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Ask PFW: Getting over Miami

The loss to Miami left many wondering about the team's mindset heading into the playoffs.

Rumor has it that the Bills will cut ties with Mario Williams this offseason. Would it be a wise move for the Patriots to jump on this opportunity and sign him to boost the defense, or is he a player that is not worth investing the time and money because he's past his prime?

Sergio Oliveira*

I would definitely be interested in taking a run at Williams, provided that he isn't looking to break the bank as he did when he originally signed as a free agent in Buffalo. Williams is a gifted pass rusher off the edge but there have been a lot of stories out of Buffalo this season intimating that he wasn't necessary engaged in what the team was trying to do. Part of that stemmed for his displeasure with his role, which changed under Rex Ryan from the past. But there's never an excuse to quit on your teammates and that's what some of them have accused him of doing. Despite that, for a modest price and short-term deal, I'd love to bring Williams in as a pass rusher off the edge and allow Bill Belichick to figure out how to use such a talent best. Stockpiling former first-round picks is something Belichick has done often in the past and I could see this type of situation unfolding again with Williams.
Paul Perillo

Have the referees been instructed by the league to call offensive pass interference simply any time the Patriots complete a long pass? Because most of the time it's called, THERE IS NO OFFENSIVE PASS INTERFERENCE HAPPENING. It's the most over called penalty I have seen this year, and would be one thing if it's legit, but it almost feels like a conspiracy at this point. The call against Martin wiped out a huge gain and a great catch, and upon replay showed not even close to OPI happening. It's almost like the refs see long pass and just assume OPI when it's the Pats. I'm very concerned about this terrible officiating trend for the playoffs.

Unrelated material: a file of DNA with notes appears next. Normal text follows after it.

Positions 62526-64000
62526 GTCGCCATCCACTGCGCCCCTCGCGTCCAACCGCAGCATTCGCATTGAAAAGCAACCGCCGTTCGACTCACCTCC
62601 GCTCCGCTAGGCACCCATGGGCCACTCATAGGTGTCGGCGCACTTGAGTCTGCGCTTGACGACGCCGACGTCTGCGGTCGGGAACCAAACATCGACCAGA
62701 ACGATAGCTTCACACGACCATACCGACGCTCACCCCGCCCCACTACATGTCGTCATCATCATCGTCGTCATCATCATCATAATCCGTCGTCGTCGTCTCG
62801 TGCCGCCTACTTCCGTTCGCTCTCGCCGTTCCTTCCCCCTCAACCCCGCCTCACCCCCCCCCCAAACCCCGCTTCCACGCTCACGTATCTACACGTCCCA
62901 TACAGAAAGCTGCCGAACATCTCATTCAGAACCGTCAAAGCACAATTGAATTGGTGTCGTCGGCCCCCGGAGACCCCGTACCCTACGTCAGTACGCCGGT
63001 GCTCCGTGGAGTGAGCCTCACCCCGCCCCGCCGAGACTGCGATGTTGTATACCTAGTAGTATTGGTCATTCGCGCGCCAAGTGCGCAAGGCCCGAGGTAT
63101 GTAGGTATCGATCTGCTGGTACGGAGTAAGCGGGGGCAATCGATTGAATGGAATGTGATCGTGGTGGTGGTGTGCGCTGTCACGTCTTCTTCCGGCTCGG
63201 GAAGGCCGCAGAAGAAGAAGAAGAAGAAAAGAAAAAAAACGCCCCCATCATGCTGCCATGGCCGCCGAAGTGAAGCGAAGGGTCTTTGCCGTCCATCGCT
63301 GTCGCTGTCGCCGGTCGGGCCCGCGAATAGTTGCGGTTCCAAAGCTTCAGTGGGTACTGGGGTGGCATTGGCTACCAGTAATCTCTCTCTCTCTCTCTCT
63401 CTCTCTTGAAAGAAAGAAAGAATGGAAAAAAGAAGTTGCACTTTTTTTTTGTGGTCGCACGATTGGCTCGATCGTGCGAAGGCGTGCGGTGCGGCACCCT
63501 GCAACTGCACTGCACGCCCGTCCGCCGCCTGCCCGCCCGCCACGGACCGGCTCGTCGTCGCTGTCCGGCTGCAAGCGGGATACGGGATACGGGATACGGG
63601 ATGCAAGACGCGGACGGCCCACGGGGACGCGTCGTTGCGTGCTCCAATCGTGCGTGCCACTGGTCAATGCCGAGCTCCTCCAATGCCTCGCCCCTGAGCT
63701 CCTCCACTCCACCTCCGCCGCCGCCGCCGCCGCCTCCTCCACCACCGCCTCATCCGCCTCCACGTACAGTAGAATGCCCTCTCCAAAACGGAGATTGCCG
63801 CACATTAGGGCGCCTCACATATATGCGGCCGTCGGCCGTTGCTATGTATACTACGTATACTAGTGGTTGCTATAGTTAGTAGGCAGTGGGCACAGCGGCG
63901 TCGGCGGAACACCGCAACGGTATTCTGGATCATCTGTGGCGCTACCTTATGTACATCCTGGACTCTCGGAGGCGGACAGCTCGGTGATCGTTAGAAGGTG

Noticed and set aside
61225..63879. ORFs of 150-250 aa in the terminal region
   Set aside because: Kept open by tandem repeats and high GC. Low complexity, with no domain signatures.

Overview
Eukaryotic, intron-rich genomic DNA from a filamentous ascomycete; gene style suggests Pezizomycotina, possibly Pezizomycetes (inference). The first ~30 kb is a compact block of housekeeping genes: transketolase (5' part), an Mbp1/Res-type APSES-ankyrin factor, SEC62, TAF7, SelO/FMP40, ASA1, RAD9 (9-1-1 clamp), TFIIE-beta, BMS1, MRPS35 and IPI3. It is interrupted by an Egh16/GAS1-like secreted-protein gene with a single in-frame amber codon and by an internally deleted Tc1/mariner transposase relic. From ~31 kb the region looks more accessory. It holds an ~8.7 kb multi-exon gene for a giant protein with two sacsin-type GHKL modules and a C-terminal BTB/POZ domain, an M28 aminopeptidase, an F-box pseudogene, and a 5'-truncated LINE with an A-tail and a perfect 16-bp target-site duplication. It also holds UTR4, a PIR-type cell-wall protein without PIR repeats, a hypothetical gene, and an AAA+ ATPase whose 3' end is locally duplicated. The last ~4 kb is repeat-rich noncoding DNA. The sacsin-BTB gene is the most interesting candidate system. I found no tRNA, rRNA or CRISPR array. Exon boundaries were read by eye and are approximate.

Nathan Feiles*

While I'm always very concerned about the officiating I can't say I agree with you about the particular play you're complaining about. I thought it was pretty clear that Martin pushed Brent Grimes as the pass was coming down. In fact, without the push I don't see any way that pass would have been completed, and in all actuality Martin's push more than likely prevented an interception. While I haven't always agreed with some of the offensive pass interference calls this season, especially the one on Rob Gronkowski in Denver that negated a key first down late in the game, I didn't have any problem with the call on Martin in Miami.
Paul Perillo

Given the injury situation and limited personnel, I didn't mind the conservative play-calling and limiting drop backs to focus on the running game, which may be needed in the postseason. However, if that was the game plan, why risk Brady when Jimmy Garoppolo can hand off the ball to the running backs, deliver short dump-off passes to the RBs/receivers and is more athletic to escape the Dolphins pass rush, which was always going to dominate a beaten up and shorthanded offensive line?

David Beckett*

I think it's a reasonable second-guess to suggest that Garoppolo could have played given the nature of the game plan the Patriots used in the first half in Miami. I didn't like the game plan, however, regardless of the personnel available. The Patriots do not have the ability to line up and run the ball effectively enough to win a game exclusively on the ground so to try to win that way didn't make a lot of sense to me. But like you said, if that was going to be the plan I wouldn't have minded playing Garoppolo to prevent any opportunity for Brady to get nicked up, which is exactly what happened when Ndamukong Suh landed awkwardly on Brady's leg. But regardless of who is playing for the Patriots the offensive line must figure things out quickly.
Paul Perillo

Obviously with the active players against Miami, we'd be one-and-done in the postseason. Of the players who can return, who are the two most important offensive and defensive players to get back with any hope to at SB50?

James Siegel*

If we're talking about the players who missed the Miami game but have a chance to return I'd say the two most important are Julian Edelman and Dont'a Hightower. Hightower is just so versatile and does so many things for the defense that it's tough for one player to replace him in the lineup. The offensive line is a mess and Sebastian Vollmer is probably the unit's most talented member. So having him back should at least help the group, although things weren't really all that much better when he was playing. If Edelman can return to anything close to his normal form he should give the offense a lift, giving Brady his reliable outlet receiver and some run-after-catch ability. Chandler Jones would probably be next on the list, but considering the defense still has Rob Ninkovich and Jabaal Sheard as edge rushers I feel his loss is more easily absorbed. But if we're going with my top two it would be Edelman and Hightower.